A visual survey technique for deep-water fishes: estimating anglerfish Lophius spp. abundance in closed areas

F. D. McIntyre*, N. Collie, M. Stewart, L. Scala, P. G. Fernandes

*Corresponding author for this work

Research output: Contribution to journalArticlepeer-review

8 Citations (Scopus)


A visual survey technique was employed to estimate the abundance and distribution of anglerfish Lophius spp. in areas where destructive sampling methods, such as trawling, are unacceptable. To enable visual surveying at depths of over 300m, a deep towed vehicle was developed equipped with video, lights and other sensors and was towed at speeds of up to 15ms(-1) and altitudes of up to 10m (from the seabed) to survey large areas of the seabed around the Rockall Bank in the north-west Atlantic Ocean. The system allowed for areas up to 125 000m(2) to be surveyed, a substantial area comparable to that surveyed by demersal-trawl sampling. Lophius spp. densities ranged from 15 to 736 fish km(-2); these are comparable to estimated Lophius spp. densities determined by trawl surveys in adjacent areas. Estimates of Lophius spp. abundance in the closed areas ranged between 99 855 and 176 887 for the time series considered (2007-2011).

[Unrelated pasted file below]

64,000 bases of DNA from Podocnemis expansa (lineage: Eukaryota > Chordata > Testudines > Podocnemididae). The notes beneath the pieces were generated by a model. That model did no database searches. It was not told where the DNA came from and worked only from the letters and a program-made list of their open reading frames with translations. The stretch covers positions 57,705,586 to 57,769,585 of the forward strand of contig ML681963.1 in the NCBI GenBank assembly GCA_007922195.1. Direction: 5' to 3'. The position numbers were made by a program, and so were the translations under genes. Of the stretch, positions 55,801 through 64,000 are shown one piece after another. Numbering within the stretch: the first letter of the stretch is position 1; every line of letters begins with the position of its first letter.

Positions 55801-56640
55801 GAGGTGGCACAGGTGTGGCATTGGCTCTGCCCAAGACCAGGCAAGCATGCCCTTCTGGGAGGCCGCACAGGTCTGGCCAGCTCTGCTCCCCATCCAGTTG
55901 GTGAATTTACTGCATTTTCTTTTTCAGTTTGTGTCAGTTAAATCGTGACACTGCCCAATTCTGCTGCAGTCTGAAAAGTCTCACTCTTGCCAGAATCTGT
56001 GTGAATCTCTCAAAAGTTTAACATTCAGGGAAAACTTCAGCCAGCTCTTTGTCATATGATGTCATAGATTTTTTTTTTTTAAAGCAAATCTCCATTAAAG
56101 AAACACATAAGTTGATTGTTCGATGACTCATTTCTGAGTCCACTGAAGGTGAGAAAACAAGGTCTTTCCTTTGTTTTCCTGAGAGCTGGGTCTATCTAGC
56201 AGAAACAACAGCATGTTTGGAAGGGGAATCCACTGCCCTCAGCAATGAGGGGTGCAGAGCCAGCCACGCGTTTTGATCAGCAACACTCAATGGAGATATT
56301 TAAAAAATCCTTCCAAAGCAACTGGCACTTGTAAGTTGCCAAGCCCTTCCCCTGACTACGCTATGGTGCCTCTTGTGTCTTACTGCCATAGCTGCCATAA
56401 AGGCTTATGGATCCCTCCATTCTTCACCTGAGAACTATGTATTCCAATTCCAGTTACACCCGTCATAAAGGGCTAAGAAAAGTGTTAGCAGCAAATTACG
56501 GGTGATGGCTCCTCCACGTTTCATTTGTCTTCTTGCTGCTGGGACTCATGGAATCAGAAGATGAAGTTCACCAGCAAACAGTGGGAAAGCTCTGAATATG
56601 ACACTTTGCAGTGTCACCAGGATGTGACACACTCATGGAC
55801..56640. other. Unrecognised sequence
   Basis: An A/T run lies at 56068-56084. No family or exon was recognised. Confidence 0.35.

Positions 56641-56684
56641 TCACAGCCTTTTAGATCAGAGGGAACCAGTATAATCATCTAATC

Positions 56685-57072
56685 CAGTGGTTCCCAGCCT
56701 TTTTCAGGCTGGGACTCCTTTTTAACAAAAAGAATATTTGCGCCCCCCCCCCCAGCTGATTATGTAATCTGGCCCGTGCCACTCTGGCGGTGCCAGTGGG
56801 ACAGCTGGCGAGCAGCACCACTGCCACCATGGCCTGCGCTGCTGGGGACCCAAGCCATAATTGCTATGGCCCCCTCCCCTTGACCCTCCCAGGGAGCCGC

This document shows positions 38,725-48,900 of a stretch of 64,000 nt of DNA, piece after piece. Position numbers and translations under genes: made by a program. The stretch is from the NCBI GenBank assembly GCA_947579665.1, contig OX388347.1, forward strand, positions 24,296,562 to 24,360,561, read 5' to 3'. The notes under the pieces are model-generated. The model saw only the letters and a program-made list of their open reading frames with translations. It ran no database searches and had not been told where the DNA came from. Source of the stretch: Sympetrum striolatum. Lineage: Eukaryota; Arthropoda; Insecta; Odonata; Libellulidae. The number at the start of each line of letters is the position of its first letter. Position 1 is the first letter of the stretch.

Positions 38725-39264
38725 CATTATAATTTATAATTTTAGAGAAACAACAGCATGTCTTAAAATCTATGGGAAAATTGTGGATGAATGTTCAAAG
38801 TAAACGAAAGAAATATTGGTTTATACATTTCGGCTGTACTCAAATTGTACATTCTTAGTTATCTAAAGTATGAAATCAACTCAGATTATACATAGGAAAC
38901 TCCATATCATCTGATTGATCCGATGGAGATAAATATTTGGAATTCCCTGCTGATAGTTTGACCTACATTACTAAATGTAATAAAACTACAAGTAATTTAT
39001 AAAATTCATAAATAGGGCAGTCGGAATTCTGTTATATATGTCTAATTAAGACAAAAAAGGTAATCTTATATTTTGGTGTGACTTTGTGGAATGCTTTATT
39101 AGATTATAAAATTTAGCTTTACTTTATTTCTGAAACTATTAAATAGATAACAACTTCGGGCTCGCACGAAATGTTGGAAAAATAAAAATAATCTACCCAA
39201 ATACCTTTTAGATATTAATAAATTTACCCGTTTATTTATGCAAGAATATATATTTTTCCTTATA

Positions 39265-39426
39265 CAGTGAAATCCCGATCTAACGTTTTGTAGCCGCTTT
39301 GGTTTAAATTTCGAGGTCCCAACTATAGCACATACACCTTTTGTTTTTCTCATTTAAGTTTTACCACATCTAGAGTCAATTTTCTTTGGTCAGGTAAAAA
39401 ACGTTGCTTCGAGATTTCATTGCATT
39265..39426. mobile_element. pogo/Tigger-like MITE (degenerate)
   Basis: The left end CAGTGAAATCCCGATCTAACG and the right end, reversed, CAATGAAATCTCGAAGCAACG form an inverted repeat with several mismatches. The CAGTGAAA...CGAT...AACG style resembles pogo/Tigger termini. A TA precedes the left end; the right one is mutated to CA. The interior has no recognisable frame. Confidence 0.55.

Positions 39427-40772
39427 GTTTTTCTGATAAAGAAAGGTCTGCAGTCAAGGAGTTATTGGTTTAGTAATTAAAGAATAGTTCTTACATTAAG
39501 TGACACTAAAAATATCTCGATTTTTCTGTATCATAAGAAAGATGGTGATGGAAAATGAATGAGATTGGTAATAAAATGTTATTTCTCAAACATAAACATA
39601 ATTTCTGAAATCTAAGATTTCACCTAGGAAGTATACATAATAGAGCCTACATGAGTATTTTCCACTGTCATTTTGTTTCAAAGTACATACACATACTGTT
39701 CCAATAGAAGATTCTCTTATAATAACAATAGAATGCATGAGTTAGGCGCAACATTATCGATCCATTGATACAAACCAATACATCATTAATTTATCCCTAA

Original languageEnglish
Pages (from-to)739-753
Number of pages15
JournalJournal of Fish Biology
Issue number4
Early online date21 May 2013
Publication statusPublished - Oct 2013


  • deep-towed system
  • image analysis
  • underwater video
  • lobster nephrops-norvegicus
  • Norway lobster
  • towed camera
  • underwater television
  • sampling techniques
  • Northeast Pacific
  • stock assessment
  • megafauna
  • assemblages
  • disturbance

Cite this